How to make and export your own animated UI for Virtual Reality (for Designers)

5th May 2017

Software(s): Adobe After Effects, Adobe Animate | Theme(s): Motion Design, Virtual Reality

In this tutorial, we will see how to make animated UI (designer side) and how to prepare/export it for a developer (which is making a VR app/game for example). For this you will need two different softs : Adobe After Effects (for the animation) and Adobe Animate (for the exportation).

To make the tutorial simple we will use as example an animated loader (inspired from the Twitch app loader). Here is how it looks like when it’s animated.

loader_twitch_example_01

 

1 – First step, build your animated UI in After Effects

If you want to follow the tutorial without creating any UI, I let you download the project files.

A few tips to make a good looping UI :

  • Avoid key frames animations for complexe animation, make it clear, use expressions if it’s possible.
  • To make the loop looking beautiful, give it a few tries before to export, make sure your animation is repeatable. For this, you should duplicate your last animated layers and put the key frames before the beginning. Then what is animated at the end is also visible at the beginning and it makes your UI loopable.
  • Make the scene dimensions a power of two. There is a rule for game engines, called “the power of two” (see the link a bit further in the tutorial). Here my scene is 128px * 128px.

DOWNLOAD THE PROJECT FILES

(saved w/ Windows, After Effects CC 2017)

 

2 – Export your PNG sequence

Once you are satisfied with your creation, you have to export the sequence. In order to export it properly, select your scene then click on the menu Composition > Add To Render Queue or Ctrl+Alt+M (on Windows) and stick to the following instructions for the Output Module Settings :

outpoutmodulesettings

  • Format : PNG Sequence
  • Channels : RGB or RGB + Alpha if you need the transparency

About the project files, if you ant to make the sequence transparent, don’t forget to hide the background before to export!

And then select your folder for the output. After Effects will automaticaly increment the files by renaming them this way : loader_[#####].png. It is important to keep this nomenclature for the next steps.

If you want to directly download the sequence, here it is :
DOWNLOAD THE SEQUENCE

3 – Open Adobe Animate to compile the PNGs and generate a Sprite Sheet

The next step consist into compiling your PNGs from the sequence to make a sprite and generate a JSON file for the development.

Open Animate and create a simple ActionScript3.0 project. Then import all your PNGs in the Library : File > Import > Import to Library, select your PNGs from 0000 to the end and import them. Once it is done, select them all in the library, right click and select “Generate Sprite Sheet” :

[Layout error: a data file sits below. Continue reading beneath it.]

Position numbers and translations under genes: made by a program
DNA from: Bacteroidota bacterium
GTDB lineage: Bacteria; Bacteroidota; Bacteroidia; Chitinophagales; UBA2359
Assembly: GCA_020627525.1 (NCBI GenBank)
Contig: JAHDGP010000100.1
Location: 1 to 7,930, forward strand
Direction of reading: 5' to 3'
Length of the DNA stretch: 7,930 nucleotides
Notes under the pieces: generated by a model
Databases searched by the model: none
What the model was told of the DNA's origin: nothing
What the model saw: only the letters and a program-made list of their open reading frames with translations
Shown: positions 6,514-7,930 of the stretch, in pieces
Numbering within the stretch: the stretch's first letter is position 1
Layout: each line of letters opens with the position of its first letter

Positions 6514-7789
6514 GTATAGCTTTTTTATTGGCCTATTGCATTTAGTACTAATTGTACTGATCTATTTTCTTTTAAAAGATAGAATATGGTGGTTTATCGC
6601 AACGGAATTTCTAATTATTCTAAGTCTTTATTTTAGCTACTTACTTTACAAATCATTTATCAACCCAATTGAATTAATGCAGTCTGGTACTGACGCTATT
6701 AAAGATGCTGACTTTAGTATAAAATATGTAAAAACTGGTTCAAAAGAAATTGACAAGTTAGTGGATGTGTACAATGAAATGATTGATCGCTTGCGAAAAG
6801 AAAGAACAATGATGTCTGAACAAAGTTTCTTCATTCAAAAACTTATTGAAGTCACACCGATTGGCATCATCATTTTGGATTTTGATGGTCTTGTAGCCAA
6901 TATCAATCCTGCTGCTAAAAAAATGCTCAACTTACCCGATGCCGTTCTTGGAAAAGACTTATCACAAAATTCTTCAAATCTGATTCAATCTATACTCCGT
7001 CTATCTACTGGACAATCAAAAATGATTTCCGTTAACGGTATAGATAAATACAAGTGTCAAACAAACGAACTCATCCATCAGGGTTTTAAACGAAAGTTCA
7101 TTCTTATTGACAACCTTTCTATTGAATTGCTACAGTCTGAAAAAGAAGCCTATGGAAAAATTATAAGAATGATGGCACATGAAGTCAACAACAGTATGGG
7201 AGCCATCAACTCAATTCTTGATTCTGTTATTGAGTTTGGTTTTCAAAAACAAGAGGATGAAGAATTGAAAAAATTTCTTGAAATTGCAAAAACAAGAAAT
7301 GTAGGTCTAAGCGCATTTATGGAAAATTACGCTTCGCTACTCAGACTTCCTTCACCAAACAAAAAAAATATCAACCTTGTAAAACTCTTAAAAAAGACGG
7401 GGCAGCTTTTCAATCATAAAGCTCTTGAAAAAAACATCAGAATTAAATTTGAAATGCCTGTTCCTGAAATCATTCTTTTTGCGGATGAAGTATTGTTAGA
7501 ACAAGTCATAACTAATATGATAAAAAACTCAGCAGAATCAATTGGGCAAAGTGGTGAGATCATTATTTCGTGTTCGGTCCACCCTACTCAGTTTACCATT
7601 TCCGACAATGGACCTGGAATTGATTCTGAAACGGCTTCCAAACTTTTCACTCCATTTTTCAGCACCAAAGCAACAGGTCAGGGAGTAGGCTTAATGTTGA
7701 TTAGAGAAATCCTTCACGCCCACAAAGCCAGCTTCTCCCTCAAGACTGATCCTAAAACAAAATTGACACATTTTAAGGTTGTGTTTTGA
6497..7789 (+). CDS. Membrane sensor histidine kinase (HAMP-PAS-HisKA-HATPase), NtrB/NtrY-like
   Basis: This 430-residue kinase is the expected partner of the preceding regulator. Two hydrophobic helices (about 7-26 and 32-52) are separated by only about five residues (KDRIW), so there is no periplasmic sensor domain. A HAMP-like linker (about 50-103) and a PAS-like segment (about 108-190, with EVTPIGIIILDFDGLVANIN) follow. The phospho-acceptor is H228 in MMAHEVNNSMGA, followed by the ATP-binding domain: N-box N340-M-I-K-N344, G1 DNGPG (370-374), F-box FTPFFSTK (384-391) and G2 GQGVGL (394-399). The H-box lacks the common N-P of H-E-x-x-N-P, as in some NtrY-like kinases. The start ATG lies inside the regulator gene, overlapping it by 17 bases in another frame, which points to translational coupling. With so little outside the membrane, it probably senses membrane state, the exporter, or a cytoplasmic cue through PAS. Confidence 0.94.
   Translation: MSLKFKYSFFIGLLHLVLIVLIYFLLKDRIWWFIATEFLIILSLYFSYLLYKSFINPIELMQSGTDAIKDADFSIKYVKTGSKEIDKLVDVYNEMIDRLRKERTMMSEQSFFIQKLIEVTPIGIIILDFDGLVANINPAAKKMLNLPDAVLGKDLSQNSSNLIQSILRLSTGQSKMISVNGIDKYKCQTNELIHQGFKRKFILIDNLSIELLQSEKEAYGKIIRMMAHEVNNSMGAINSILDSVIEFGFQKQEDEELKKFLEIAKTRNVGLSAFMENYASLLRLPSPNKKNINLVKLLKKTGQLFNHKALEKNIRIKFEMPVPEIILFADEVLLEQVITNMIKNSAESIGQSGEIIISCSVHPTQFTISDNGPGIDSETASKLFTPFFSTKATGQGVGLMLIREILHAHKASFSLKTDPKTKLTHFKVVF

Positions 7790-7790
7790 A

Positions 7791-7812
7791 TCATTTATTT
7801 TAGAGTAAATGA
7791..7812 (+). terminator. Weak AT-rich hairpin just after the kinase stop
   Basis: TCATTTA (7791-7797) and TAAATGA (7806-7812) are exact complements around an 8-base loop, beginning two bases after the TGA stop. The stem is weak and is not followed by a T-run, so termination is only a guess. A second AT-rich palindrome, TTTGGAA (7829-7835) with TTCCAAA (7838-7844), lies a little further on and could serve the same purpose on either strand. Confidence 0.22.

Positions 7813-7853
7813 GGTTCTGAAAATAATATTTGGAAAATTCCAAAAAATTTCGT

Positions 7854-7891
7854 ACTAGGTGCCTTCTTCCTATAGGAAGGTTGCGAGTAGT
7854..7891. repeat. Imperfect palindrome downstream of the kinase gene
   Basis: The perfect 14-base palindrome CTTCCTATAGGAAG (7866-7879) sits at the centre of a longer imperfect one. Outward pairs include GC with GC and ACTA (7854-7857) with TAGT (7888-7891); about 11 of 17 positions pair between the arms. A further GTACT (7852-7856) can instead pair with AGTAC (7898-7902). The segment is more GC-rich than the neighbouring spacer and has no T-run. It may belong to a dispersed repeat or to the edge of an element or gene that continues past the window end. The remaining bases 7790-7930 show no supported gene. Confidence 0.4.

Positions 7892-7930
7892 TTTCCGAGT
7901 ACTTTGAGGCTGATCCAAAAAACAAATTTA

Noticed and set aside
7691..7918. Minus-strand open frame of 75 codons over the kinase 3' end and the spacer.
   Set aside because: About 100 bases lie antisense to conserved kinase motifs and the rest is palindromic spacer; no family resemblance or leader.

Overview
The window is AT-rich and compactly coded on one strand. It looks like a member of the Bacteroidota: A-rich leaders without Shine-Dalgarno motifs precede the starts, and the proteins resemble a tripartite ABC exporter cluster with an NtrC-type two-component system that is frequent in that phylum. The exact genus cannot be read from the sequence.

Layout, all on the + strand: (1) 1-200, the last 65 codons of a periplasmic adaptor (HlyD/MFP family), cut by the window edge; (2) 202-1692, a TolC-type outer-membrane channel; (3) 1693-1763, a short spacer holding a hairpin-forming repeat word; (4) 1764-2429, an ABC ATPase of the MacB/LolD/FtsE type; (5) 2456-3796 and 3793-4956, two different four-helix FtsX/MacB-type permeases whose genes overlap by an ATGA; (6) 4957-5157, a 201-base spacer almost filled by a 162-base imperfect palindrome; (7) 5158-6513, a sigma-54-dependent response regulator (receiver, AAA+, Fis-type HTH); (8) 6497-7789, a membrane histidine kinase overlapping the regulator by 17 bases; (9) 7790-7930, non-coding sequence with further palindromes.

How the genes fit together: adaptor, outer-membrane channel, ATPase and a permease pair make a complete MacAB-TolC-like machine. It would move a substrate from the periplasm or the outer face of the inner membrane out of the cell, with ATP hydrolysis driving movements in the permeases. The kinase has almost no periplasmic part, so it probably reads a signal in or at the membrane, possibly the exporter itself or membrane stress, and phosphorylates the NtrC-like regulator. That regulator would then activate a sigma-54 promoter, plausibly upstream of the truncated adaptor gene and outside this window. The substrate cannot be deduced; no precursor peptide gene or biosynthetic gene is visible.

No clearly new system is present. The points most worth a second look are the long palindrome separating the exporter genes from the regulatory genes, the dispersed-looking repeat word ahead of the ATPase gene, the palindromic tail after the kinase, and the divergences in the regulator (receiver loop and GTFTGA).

generatespritesheetoptionanimate

 

The Sprite exportation settings open, this tool allows you to customize your exportation settings.

generatespritesheetandJSON

  • Image dimensions : Auto size
  • Data format : JSON (this will generate a JSON file with all the PNGs coordinates for the development)

By defaut le sprite size (Image dimensions) is set on “Auto size”, it means that Animate will optimze the way it exports the sprite and choose what square size is better to use. You will remark that the size is always a square based on a power of two, but why ?
The “Power of Two” rule is a fundamental necessity due to the way game engines work. This means your image files work best when their sizes are in 512×512 pixels, 1024×1024, and so on.. If you want to know more about this rule, take a look at this article.
Choose your path, and click export !

 

This is what you get (I made the background black to make it visible) :

Loader_SpriteSheet

 

This is the PNG, ready to be sent for the game development, don’t forget to attach the JSON file for the developer !

Let’s take a quick look at the JSON file and explain it a little bit…

 


{"frames": {

"loader_00000.png":
{
	"frame": {"x":0,"y":0,"w":128,"h":128},
	"rotated": false,
	"trimmed": false,
	"spriteSourceSize": {"x":0,"y":0,"w":128,"h":128},
	"sourceSize": {"w":128,"h":128}
},
"loader_00001.png":
{
	"frame": {"x":128,"y":0,"w":128,"h":128},
	"rotated": false,
	"trimmed": false,
	"spriteSourceSize": {"x":0,"y":0,"w":128,"h":128},
	"sourceSize": {"w":128,"h":128}
},
"loader_00002.png":
{
	"frame": {"x":256,"y":0,"w":128,"h":128},
	"rotated": false,
	"trimmed": false,
	"spriteSourceSize": {"x":0,"y":0,"w":128,"h":128},
	"sourceSize": {"w":128,"h":128}
},

...
...
...

"loader_000XX.png":
{
	"frame": {"x":XXX,"y":XXX,"w":128,"h":128},
	"rotated": false,
	"trimmed": false,
	"spriteSourceSize": {"x":0,"y":0,"w":128,"h":128},
	"sourceSize": {"w":128,"h":128}
},
"meta": {
	"app": "Adobe Animate",
	"version": "16.2.0.24",
	"image": "Loader_SpriteSheet.png",
	"format": "RGBA8888",
	"size": {"w":1024,"h":1024},
	"scale": "1"
}
}

The JSON file will give to the developer all the informations about all the PNGs compiled into the spritesheet : Their size, their position and their reference point. The informations in that file are pretty clear and easy to understand, generate yours and take a look at it to understand the way it works!

DOWNLOAD THE SPRITESHEET AND JSON FILES

That’s it ! I hope it helped you, drop me a line or a comment if you have any remarks or questions !

About the author

Bastien Delmare - Freelance Digital Designer
http://bastiendelmare.com

I'm a digital mercenary. During the last years I've been walking around the digital area, still learning everyday, this domain is an infinite source of inspiration who makes my days. Today as a freelancer I'm trying to take every project as a challenge because new knowledges, new technologies or innovative ideas are often required!